Gold and silver run deep in the veins of California. This resource helped fuel the economy in the 1800’s. But as a consequence, this natural bounty of ore mined and lumber felled at an alarming rate cleared entire mountainsides. Many thought these resources would never end, but a few saw differently. This is when the idea of setting aside land for its natural value was born. And thus, the creation of the first state parks. Here’s 9 California State Parks in the High Sierra that represent a fine sampling of the most diverse natural landscape in the country.
Calaveras Big Trees State Park
With how much fanfare there is about Yosemite, you would assume the 1st Giant Sequoia discovered by Europeans would be within its boundaries. You would be wrong. Rather, it was within this park’s boundaries. In 1852, Augustus T. Dowd stumbled upon the forest of Goliaths near Arnold that would become known as the Giant Sequoias. Immediately, it became a major tourist attraction making it the longest continuously operated tourist facility in California and quite possibly one of the best California State Parks. Within the Calaveras Big Trees’ boundaries, you’ll find the original “discovery” grove featuring 100 mature trees and the South Grove which contains more than 1,000 monoliths. Sadly, the Discovery Tree was toppled not long after and made into a dance floor that you can still stand on today. On a more uplifting note this event sparked the idea of environmentalism and importance of protecting natural wonders so future generations could enjoy.
D.L. Bliss State Park
Located on the western shores of Lake Tahoe and a few miles north of Emerald Bay, the park encompasses some of the most beautiful beaches in the Tahoe Basin. This park contains fantastic hiking opportunities as well as the iconic Rubicon Point Light, the highest elevation lighthouse in the United States. From its scenic overlook, you get a brilliant panorama of Emerald Bay, Fannette Island, Lake Tahoe, and the distant Nevada shore. Rubicon Point also gives you a close look at one of the lake’s deepest spots. You’ll see just how clear the waters truly are!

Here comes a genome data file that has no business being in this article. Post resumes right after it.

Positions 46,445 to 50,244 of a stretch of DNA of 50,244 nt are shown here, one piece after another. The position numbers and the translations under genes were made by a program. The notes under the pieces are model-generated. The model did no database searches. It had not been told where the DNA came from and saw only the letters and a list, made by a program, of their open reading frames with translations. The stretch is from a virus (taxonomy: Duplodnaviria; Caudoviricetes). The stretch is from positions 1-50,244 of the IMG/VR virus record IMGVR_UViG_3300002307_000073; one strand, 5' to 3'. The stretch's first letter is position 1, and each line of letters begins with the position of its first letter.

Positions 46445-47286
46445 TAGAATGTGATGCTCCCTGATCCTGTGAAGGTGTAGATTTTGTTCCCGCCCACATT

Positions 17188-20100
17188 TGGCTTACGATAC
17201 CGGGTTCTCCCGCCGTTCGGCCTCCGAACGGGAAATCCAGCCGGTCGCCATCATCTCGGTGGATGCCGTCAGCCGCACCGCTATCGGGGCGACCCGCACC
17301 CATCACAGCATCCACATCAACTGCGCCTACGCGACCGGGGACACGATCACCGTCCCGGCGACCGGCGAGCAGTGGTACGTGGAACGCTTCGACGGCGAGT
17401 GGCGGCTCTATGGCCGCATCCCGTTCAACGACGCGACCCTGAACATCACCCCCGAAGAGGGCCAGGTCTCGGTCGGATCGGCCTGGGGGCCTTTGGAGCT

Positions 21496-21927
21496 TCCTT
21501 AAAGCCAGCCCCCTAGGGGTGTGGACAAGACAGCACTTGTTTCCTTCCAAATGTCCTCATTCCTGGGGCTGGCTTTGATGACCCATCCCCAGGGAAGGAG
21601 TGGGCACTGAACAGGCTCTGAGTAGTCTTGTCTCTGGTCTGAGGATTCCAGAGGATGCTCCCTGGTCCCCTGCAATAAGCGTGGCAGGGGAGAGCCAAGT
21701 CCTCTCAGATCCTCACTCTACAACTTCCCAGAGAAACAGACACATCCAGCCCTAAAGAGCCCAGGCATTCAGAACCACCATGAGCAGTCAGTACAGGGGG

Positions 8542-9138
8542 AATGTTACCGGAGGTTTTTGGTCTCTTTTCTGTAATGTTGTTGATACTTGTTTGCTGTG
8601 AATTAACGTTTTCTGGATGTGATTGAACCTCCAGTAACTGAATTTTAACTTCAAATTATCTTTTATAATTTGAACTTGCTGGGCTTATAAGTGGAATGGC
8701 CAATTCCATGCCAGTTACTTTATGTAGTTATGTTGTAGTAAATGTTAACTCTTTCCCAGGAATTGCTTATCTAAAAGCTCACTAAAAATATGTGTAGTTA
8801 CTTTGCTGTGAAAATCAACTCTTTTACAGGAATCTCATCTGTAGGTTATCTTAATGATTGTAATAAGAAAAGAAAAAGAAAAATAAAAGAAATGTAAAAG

Ed Z’berg Sugar Pine Point State Park
Don’t just stop at DL Bliss State Park. Keep heading north to the next California State Park in the necklace of protected lands surrounding these beautiful waters – Ed Z’berg Sugar Pine Point State Park. This is where the 1st permanent settler on record in 1860 built his cabin on General Creek which still can be seen today just north of Sugar Pine pier. It’s also home to two summer mansions built at the turn of the 20th century providing a close-up view into the lifestyles of the wealthy summer residents from a 100 years ago. Alongside the history, beautiful beaches beckon to summertime visitors and kayakers. While in the snowy months, cross-country skiers and snowshoers explore the many trails within the parks confines.
Donner Memorial State Park
Located just outside the historic town of Truckee, this state park offers ample amounts of history, outdoor recreation, and most of all fun. In the summer, visitors have access to beaches and the shore of Donner Lake to swim, fish, kayak, or boat. In the winter months, the hiking trails transition to cross-country skiing and snowshoeing. Named in honor and preserving the site of the ill-fated group of pioneers who perished here in 1846, the park has erected a pioneer monument not just for them but all who risked their lives to reach California during the 1840s.
California Mining & Mineral Museum
No matter how you look at it, the Gold Rush was influential in propelling California into statehood. Not just of gold either. The state’s mineral wealth runs MUCH deeper than that. To really get an idea of the geological diversity, you must visit the California Mining & Mineral Museum. Holding the state’s collection which began in 1880, over the years it has amassed more than 13,000 objects. This includes mining artifacts and rare specimens such as the 13.8 POUND Fricot Nugget. But don’t stop there. Be sure to mosey on into town and explore the Mariposa Museum & History Center. Within its four walls, you’ll find as the Smithsonian has stated, “the best little museum of its size West of the Mississippi.” Into rock climbing? Get a close look at the history that was made on the granite walls of Yosemite at the Yosemite Climbing Association Museum in the town of Mariposa as well.